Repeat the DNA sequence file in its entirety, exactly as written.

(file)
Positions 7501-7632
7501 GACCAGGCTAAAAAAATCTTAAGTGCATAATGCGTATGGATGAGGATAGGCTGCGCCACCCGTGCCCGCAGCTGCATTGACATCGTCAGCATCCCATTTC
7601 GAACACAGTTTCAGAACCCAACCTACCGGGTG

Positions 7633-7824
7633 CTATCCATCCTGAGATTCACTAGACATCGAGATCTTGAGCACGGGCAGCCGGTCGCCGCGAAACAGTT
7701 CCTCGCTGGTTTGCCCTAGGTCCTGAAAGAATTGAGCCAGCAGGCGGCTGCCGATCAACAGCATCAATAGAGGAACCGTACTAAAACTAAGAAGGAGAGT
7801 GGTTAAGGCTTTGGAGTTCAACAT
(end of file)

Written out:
Positions 7501-7632
7501 GACCAGGCTAAAAAAATCTTAAGTGCATAATGCGTATGGATGAGGATAGGCTGCGCCACCCGTGCCCGCAGCTGCATTGACATCGTCAGCATCCCATTTC
7601 GAACACAGTTTCAGAACCCAACCTACCGGGTG

Positions 7633-7824
7633 CTATCCATCCTGAGATTCACTAGACATCGAGATCTTGAGCACGGGCAGCCGGTCGCCGCGAAACAGTT
7701 CCTCGCTGGTTTGCCCTAGGTCCTGAAAGAATTGAGCCAGCAGGCGGCTGCCGATCAACAGCATCAATAGAGGAACCGTACTAAAACTAAGAAGGAGAGT
7801 GGTTAAGGCTTTGGAGTTCAACAT